ConocoPhillips (COP) shares are up about 20% over the last six months but fell from 124 to 121 this week. Although oil prices have jumped 15% in the past month, most oil stocks are flat over the same period. The company is among the lowest-cost producers and delivers a relatively strong cash flow. Buy a Half.

International Business Machines (IBM) shares advanced from 147 to just short of 150 this past week. IBM’s target cloud markets are expected to reach $262 billion by 2027. Last week, IBM unveiled Watsonx, a cutting-edge enterprise-focused AI and data platform designed to harness the power of advanced AI capabilities. Buy a Half.

Pfizer (PFE) shares were flattish this past week as the FDA just approved its updated Covid shot. This is a value idea, so we need to be patient. Pfizer is active in acquisition markets and is spending $43 billion to acquire cancer treatment specialist Seagen (SGEN). Hold a Half.

Visa (V) shares were stead this week as Visa and Swift today announced a collaboration to streamline international business-to-business (B2B) payments by strengthening connectivity between their networks that move trillions in value globally. The Boston Consulting Group predicts the industry will reach $3.3 trillion in annual revenue by 2031. Buy a Half.

Explorer ETF/Fund Positions

JPMorgan Equity Premium Income ETF (JEPI) offers double-digit yield coming from both option premiums and dividends using a value focused strategy. Current yield is about 10%. Buy a Full.

WisdomTree Emerging Markets High Dividend Fund (DEM) offers a high dividend yield and some of the highest quality emerging market stocks. Buy a Half.

WisdomTree China ex-State-Owned Enterprises Fund (CXSE) is a way to gain China exposure without any state-owned enterprises (SOEs). Buy a Half.

Model Portfolio


Price Bought

Date Bought

Price on 9/20/23



Alibaba (BABA)





Buy a Half






Buy a Half

ConocoPhillips (COP)





Buy a Half

International Business Machines (IBM)





Buy a Half

JP Morgan Equity Premium Income ETF (JEPI)





Buy a Full

Neo Performance Materials Inc. (NOPMF)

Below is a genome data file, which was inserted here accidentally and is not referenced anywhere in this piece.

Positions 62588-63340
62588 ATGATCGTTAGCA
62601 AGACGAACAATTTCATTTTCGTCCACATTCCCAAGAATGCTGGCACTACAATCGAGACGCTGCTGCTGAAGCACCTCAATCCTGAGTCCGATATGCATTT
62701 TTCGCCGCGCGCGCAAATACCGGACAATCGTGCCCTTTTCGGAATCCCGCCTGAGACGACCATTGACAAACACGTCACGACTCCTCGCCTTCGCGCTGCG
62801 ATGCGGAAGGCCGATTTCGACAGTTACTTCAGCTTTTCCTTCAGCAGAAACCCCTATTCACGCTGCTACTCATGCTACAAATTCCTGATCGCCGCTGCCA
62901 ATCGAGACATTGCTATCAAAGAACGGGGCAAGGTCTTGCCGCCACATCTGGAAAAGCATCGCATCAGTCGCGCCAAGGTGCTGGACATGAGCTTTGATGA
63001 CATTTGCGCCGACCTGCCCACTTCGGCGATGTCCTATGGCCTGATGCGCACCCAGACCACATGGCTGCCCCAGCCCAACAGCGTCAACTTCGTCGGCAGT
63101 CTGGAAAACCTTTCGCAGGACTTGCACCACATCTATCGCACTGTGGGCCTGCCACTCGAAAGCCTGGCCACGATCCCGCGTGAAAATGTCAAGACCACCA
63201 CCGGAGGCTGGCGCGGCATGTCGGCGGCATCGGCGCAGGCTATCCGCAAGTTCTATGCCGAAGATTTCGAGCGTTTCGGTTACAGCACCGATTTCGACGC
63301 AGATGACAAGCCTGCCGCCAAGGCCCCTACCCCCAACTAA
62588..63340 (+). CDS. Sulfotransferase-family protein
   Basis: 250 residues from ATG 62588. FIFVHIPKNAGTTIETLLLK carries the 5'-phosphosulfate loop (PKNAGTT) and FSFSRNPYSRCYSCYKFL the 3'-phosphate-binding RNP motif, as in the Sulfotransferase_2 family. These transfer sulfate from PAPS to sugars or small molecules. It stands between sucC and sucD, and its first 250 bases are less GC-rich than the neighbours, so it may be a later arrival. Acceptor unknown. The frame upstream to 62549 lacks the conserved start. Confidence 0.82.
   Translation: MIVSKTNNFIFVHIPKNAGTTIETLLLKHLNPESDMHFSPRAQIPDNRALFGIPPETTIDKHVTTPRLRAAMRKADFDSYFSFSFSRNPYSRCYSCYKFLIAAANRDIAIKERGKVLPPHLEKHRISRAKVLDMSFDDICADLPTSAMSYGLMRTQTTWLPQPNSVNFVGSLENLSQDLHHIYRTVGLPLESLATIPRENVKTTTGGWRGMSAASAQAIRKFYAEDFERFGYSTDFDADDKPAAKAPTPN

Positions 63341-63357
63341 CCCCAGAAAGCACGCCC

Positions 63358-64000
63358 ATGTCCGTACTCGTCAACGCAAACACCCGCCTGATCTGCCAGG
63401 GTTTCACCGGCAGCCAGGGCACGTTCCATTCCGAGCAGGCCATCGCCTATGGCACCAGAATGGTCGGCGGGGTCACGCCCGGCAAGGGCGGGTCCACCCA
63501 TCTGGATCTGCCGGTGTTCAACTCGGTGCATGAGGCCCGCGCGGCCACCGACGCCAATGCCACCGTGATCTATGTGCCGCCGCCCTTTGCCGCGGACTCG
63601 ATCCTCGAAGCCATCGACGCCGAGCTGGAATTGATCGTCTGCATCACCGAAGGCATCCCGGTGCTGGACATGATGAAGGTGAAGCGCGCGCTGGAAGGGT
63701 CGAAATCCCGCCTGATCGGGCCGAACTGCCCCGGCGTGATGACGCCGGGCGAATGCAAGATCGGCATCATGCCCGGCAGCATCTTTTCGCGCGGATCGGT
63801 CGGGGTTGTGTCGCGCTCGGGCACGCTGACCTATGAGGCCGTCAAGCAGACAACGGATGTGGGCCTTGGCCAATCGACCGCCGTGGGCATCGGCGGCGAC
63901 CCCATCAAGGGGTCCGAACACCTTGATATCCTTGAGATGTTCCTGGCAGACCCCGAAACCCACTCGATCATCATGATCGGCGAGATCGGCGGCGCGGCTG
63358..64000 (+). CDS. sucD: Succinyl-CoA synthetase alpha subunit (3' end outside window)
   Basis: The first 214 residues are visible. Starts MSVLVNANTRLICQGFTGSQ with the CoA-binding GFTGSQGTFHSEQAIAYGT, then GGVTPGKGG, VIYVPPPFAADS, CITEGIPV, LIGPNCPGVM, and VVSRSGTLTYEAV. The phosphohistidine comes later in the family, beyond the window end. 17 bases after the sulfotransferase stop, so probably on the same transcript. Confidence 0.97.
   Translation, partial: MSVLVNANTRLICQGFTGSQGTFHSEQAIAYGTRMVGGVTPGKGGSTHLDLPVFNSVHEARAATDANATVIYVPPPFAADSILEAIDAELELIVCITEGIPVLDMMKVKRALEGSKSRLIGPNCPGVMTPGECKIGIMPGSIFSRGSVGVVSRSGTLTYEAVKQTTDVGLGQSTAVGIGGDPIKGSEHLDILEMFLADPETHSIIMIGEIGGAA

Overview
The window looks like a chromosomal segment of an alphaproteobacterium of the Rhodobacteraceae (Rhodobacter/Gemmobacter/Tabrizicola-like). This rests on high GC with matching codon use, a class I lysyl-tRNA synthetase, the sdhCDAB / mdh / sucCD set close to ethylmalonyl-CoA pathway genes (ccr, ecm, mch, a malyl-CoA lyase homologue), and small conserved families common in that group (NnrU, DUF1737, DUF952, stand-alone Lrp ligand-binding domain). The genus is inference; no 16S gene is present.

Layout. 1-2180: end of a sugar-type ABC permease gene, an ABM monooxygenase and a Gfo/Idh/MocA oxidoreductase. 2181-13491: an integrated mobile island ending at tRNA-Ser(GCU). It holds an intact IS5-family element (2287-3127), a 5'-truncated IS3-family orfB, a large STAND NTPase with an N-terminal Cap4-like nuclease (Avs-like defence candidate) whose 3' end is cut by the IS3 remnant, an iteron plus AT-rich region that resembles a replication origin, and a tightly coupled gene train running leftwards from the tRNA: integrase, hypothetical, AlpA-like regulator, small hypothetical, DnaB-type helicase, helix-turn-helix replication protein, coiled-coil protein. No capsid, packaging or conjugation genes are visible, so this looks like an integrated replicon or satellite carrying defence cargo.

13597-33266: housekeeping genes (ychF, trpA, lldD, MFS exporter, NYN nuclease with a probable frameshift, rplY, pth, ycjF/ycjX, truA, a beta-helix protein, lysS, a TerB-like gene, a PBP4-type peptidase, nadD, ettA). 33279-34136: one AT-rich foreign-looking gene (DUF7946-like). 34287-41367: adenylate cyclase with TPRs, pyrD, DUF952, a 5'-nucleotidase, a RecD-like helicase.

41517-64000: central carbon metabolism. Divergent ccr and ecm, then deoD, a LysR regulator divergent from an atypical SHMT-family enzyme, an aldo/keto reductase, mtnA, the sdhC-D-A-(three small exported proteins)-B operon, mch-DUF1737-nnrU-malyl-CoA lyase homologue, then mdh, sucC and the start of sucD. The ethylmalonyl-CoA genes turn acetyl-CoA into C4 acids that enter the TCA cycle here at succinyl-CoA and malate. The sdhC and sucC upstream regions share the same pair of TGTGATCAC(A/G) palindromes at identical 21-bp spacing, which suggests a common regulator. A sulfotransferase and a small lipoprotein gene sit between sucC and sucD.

Buy a Half

Novo Nordisk (NVO)





Hold a Half

Pfizer (PFE)





Hold a Half

Tesla (TSLA)





Buy a Half

Umicore SA (UMICY)






Visa (V)





Buy a Half

WisdomTree China ex-State-Owned Enterprises Fund (CXSE)





Buy a Half

WisdomTree Emerging Markets High Dividend Fund (DEM)





Buy a Half

Explorer Stocks Summary

Brief company overviews that will not change week to week.

Alibaba (BABA) is one of China’s most well-known brands and the country’s largest e-commerce company. The stock got knocked down over the last few years thanks to a heavy political hand by the Chinese government and a sluggish consumer economy. The shares are now selling at a cheap valuation that barely prices in any future growth, which seems to me unrealistic given all the opportunities for this tech giant to grow beyond its massive consumer platform. Cloud computing and artificial intelligence (AI) are just two examples. This is a contrarian recommendation in a high-quality company.


BYD (BYDDY): switched to producing only all-electric battery vehicles (BEVs) and plug-in hybrid electric vehicles (PHEVs). The company also manufactures and supplies EV batteries, including to Tesla, and makes its own chips. This is vertical integration that would make Henry Ford proud. BYD is in a strong position to be one of, if not the leader of the EV revolution in terms of size, scale, and growth.


ConocoPhillips (COP) is a global energy industry giant and one of the largest independent exploration and production (E&P) companies in the world, as measured by production levels and proved reserves. The company, founded in 1917 and based in Houston, has operations in 13 countries, although almost half the company’s production is derived from U.S. sources.